02/15/2013 04:02 EST | Updated 04/17/2013 05:12 EDT

Appeal Court upholds hearing fees, but redefines who is exempt

VANCOUVER - The British Columbia government can charge fees for court time so long as judges have broad discretion to determine who cannot afford them, the B.C. Appeal Court says, overturning an earlier decision that declared such fees unconstitutional.

The Appeal Court ruling stems from a family law case in which a woman named Montserrat Vilardell said she could not afford the $3,600 she was charged for a 10-day trial. The case involved a range of issues including custody her and her husband's children.

Vilardell asked the court to waive those fees, prompting arguments involving the provincial government and several intervener groups about whether the fees were even legal.

The B.C. Supreme Court ruled last year the fees are unconstitutional, because, while the very poor are exempt, they still apply to middle-class litigants who might also be prevented from pursuing their legal claim because of onerous fees.

In a ruling issued Friday, the Appeal Court rejected the finding that the fees are unconstitutional, and instead attempts to balance the government's right to charge fees with the ability of plaintiffs to access the courts.

The three-judge Appeal Court panel said regulations that outline who may be exempt from the fees — litigants who are labelled indigent — should be expanded to include anyone a judge determines is "in need."

"The phrase is intended to cover those who could not meet their everyday expenses if they were required to pay the fees," Justice Ian Donald wrote in a unanimous decision.

"Courts will continue to use their discretion to determine whether a litigant is impoverished or in need to the point that, but for the hearing fees, they would be able to pursue their claim."

With that in mind, the court said Vilardell — a trained veterinarian who said the hearing fees amounted to a month's income — does not have to pay the fees.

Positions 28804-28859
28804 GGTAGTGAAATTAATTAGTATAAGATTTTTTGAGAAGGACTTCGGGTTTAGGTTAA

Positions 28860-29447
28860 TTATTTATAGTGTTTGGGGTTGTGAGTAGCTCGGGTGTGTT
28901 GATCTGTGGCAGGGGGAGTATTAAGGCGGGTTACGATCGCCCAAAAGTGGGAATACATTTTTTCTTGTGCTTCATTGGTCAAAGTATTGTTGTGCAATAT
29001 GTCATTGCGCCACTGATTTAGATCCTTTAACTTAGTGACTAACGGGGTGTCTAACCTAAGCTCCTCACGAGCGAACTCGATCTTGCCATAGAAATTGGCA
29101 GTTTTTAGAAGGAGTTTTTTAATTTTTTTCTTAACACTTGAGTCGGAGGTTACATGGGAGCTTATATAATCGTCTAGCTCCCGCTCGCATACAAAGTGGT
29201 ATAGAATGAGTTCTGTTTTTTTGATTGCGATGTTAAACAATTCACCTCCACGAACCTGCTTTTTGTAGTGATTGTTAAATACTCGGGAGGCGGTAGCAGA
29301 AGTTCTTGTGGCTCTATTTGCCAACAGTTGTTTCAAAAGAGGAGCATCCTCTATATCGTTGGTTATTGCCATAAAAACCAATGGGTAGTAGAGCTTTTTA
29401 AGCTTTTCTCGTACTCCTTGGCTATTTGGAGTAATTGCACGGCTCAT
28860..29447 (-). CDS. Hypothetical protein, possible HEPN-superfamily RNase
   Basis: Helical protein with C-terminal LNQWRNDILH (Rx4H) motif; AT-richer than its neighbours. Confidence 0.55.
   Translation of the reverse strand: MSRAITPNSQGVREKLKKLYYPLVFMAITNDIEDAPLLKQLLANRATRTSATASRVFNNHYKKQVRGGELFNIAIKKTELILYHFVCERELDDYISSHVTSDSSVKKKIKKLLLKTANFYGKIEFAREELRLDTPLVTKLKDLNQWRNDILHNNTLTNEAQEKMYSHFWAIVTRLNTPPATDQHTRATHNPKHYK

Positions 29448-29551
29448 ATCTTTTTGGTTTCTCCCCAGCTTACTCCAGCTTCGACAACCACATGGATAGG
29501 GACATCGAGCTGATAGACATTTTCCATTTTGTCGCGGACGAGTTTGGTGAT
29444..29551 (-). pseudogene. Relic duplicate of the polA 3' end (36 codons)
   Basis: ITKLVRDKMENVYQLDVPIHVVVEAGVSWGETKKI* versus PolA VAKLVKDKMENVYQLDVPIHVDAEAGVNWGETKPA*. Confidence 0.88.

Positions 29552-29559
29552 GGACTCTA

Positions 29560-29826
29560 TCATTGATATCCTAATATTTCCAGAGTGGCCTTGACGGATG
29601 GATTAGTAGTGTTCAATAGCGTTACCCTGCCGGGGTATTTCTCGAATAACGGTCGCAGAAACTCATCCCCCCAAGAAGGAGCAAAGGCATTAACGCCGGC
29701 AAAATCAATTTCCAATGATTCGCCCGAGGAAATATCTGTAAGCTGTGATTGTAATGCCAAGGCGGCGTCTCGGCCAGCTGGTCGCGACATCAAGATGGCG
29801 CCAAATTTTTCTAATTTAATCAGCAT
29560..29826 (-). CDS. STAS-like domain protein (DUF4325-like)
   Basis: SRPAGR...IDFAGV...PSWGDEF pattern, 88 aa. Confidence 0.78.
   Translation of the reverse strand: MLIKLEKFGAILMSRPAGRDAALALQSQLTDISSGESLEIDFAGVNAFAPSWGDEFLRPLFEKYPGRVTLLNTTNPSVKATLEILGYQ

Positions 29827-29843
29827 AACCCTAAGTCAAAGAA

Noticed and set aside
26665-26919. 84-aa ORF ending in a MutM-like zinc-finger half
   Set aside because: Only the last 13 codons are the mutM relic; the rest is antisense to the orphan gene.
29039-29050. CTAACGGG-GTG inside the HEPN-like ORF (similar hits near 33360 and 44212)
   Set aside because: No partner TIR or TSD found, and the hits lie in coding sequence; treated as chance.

Currently, provincial regulations define indigent litigants as those who receive income assistance, disability payments or who are "impoverished." Donald said the third category should be expanded to read "impoverished or in need."

He noted fees disproportionately affect women in family law cases, aboriginals, people with disabilities and recent immigrants, and he wrote that those groups should be assured they won't be prevented from accessing the justice system because of burdensome fees.

However, Donald rejected the argument that it is always unconstitutional to charge fees to access the courts.

He concluded the government has a right to charge fees to recover costs and encourage parties to use court time efficiently.

There were several interveners in the case that argued against the fees, including the B.C. branch of the Canadian Bar Association, the Trial Lawyers Association of British Columbia, and the West Coast Women’s Legal Education and Action Fund, also known as West Coast LEAF.

Kasari Govender, the executive director of West Coast LEAF, said her group had mixed feelings about the ruling.

Govender said she was pleased the court concluded a wide segment of society can't realistically afford court fees, but she noted her group wanted the entire fee structure abolished.

"Where there is an obstacle to accessing justice, that obstacle needs to be removed," she said in an interview.

"Everyone needs equal access to the courts, not different treatment for different people, and that's ultimately what this is. When most people can't afford (the fees), the remedy is to remove the fees as a whole."

Kerry Simmons, president of the B.C. branch of the Canadian Bar Association, said the association welcomes the Appeal Court ruling.

"While the result falls short of a declaration of unconstitutionality, the ruling is very important because it confirms that hearing fees should not be charged to those who cannot pay them while meeting their daily needs," Simmons said in a written statement.

The structure for court hearing fees was changed in 2010, though the Vilardell case was heard under previous regulations.

Under the old rules, litigants were charged $312 a day for the first five days, $416 a day for the next five days, and $624 for each day after the 10th day. Cases that only required a half-day of court time were charged a fee of $156.

Changes implemented in 2010 gave litigants three days of court time for free, but the fees for subsequent days increased. For trials that last longer than three days, each additional day costs $500 until a trial reaches 10 days. After 10 days, each additional day is $800.